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Let $x_i$ be a uniformly random real in $(-1,1)$. And let $f(x)$ be a strictly increasing positive and unbounded function.
Let $S_j(f)=x_0/f(0)+x_1/f(1)+x_2/f(2)+\cdots+x_j/f(j)$

Does $S_j(f)$ converge for every $f$?

Is there an $f$ such that with probability 1, the partial sums $S_j$ change sign infinitely many times and $S_j$ converges?

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You may find section 5 of this paper useful: calpoly.edu/~kmorriso/Research/RandomWalks.pdf –  Byron Schmuland Nov 24 '11 at 19:02

1 Answer 1

up vote 4 down vote accepted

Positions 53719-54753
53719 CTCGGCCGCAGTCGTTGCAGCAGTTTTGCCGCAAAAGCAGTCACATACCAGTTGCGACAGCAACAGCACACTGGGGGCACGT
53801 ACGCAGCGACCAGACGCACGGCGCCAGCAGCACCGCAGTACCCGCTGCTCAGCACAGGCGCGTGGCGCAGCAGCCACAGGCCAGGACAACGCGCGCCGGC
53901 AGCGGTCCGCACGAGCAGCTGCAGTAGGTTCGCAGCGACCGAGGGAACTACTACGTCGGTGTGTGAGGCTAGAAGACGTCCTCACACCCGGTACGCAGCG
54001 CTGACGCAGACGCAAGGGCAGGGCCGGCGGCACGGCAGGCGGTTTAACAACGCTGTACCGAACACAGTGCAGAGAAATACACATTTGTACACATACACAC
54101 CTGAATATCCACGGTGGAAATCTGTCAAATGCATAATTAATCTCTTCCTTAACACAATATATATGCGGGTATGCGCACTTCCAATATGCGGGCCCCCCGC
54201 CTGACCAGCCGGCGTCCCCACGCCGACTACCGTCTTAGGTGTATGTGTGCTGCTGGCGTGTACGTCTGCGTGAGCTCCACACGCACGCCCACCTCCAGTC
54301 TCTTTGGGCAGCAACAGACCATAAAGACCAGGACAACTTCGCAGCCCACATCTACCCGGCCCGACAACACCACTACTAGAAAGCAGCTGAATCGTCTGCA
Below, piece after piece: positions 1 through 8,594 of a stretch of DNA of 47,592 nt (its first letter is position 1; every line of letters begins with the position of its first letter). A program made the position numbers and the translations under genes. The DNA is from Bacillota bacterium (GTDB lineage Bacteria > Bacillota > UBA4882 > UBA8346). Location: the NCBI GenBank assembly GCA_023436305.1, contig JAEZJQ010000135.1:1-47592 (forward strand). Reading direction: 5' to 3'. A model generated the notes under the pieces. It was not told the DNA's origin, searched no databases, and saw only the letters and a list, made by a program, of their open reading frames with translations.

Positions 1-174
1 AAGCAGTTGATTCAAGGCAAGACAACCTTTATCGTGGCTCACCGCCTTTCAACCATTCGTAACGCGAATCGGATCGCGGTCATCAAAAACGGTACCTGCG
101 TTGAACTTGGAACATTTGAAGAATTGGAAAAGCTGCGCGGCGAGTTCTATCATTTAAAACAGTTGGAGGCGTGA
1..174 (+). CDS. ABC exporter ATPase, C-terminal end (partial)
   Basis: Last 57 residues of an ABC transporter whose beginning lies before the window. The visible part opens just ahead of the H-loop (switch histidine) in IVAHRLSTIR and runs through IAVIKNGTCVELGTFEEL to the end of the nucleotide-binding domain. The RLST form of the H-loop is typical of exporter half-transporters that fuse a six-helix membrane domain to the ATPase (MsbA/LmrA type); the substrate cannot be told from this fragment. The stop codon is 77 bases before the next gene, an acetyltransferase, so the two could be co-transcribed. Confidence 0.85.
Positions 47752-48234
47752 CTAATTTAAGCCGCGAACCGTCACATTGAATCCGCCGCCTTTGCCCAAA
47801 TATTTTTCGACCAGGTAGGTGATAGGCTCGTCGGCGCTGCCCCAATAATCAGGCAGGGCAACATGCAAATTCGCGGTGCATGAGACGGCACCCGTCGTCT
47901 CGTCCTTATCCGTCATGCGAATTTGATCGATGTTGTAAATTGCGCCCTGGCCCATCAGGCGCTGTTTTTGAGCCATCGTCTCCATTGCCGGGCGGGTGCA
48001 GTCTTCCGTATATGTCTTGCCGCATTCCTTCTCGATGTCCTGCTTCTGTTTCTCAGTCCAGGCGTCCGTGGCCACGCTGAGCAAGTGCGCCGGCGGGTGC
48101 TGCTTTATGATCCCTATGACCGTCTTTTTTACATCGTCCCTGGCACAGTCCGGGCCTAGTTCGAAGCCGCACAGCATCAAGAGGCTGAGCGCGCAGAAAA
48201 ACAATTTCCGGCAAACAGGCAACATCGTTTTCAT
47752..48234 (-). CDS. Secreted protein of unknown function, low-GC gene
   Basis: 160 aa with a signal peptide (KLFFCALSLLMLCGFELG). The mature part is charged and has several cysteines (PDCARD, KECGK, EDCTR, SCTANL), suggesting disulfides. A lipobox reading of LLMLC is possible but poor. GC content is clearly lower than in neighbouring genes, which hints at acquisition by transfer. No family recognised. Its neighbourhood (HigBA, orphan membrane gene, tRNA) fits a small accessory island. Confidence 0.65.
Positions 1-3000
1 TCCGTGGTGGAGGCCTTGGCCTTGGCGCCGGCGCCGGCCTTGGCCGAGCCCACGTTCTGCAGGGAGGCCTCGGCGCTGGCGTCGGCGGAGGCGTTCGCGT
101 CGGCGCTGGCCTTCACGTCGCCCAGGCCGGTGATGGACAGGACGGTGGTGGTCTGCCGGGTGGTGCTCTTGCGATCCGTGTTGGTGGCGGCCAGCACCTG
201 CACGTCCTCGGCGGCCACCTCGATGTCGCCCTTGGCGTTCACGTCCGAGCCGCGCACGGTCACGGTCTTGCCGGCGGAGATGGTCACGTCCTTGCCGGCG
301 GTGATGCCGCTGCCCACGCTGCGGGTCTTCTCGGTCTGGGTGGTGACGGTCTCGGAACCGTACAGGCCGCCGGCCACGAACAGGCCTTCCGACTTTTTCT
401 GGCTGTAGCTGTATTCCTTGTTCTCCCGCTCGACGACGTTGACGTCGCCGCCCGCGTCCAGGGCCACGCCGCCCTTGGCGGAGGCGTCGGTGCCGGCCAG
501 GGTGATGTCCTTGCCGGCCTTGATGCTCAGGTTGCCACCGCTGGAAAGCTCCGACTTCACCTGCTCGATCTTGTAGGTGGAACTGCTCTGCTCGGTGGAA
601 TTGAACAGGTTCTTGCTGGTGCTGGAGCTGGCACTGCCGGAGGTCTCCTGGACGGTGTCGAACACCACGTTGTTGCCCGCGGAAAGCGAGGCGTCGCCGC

The answer to both questions is no.

By Kolmogorov's three series theorem, $S_j(f)$ will converge almost surely if and only if $\sum_j {1/f(j)^2}<\infty$. This fails, for instance, if $f(j)=1+\sqrt{j}$.

If $S_j(f)$ converges, it can only change sign infinitely many times provided the limit is zero. If that were true, the equation $x_0=-f(0)\ [x_1/f(1)+x_2/f(2)+\cdots]$ would show that the random variable $x_0$ is independent of itself. But this is impossible for a non-constant random variable.

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Can any sum of random variables converge to 0 with probability 1 ? –  user1708 Nov 24 '11 at 20:50
    
For a sum of independent random variables, it can only happen if the summands are constants (variance equal to zero). –  Byron Schmuland Nov 24 '11 at 21:11

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